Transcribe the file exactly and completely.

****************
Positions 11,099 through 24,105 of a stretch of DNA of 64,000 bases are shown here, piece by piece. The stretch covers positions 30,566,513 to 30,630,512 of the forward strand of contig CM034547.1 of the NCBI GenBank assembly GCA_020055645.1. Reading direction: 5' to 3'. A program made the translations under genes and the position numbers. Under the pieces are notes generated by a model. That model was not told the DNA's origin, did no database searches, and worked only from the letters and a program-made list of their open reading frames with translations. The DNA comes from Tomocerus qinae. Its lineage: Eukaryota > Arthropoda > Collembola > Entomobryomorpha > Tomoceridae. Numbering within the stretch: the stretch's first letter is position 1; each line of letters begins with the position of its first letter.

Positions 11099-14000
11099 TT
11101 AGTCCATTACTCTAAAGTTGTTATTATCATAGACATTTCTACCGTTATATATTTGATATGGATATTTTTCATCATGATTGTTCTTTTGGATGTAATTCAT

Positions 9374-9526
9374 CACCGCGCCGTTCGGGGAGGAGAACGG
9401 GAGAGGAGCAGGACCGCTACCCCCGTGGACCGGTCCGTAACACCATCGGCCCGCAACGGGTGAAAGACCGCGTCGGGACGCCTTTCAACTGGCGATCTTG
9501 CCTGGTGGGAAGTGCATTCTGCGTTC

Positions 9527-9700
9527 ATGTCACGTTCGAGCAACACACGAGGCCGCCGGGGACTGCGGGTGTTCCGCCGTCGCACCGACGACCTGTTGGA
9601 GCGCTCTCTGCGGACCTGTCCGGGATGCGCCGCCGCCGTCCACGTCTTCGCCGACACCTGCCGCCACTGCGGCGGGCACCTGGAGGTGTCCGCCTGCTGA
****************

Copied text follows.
Positions 11,099 through 24,105 of a stretch of DNA of 64,000 bases are shown here, piece by piece. The stretch covers positions 30,566,513 to 30,630,512 of the forward strand of contig CM034547.1 of the NCBI GenBank assembly GCA_020055645.1. Reading direction: 5' to 3'. A program made the translations under genes and the position numbers. Under the pieces are notes generated by a model. That model was not told the DNA's origin, did no database searches, and worked only from the letters and a program-made list of their open reading frames with translations. The DNA comes from Tomocerus qinae. Its lineage: Eukaryota > Arthropoda > Collembola > Entomobryomorpha > Tomoceridae. Numbering within the stretch: the stretch's first letter is position 1; each line of letters begins with the position of its first letter.

Positions 11099-14000
11099 TT
11101 AGTCCATTACTCTAAAGTTGTTATTATCATAGACATTTCTACCGTTATATATTTGATATGGATATTTTTCATCATGATTGTTCTTTTGGATGTAATTCAT

Positions 9374-9526
9374 CACCGCGCCGTTCGGGGAGGAGAACGG
9401 GAGAGGAGCAGGACCGCTACCCCCGTGGACCGGTCCGTAACACCATCGGCCCGCAACGGGTGAAAGACCGCGTCGGGACGCCTTTCAACTGGCGATCTTG
9501 CCTGGTGGGAAGTGCATTCTGCGTTC

Positions 9527-9700
9527 ATGTCACGTTCGAGCAACACACGAGGCCGCCGGGGACTGCGGGTGTTCCGCCGTCGCACCGACGACCTGTTGGA
9601 GCGCTCTCTGCGGACCTGTCCGGGATGCGCCGCCGCCGTCCACGTCTTCGCCGACACCTGCCGCCACTGCGGCGGGCACCTGGAGGTGTCCGCCTGCTGA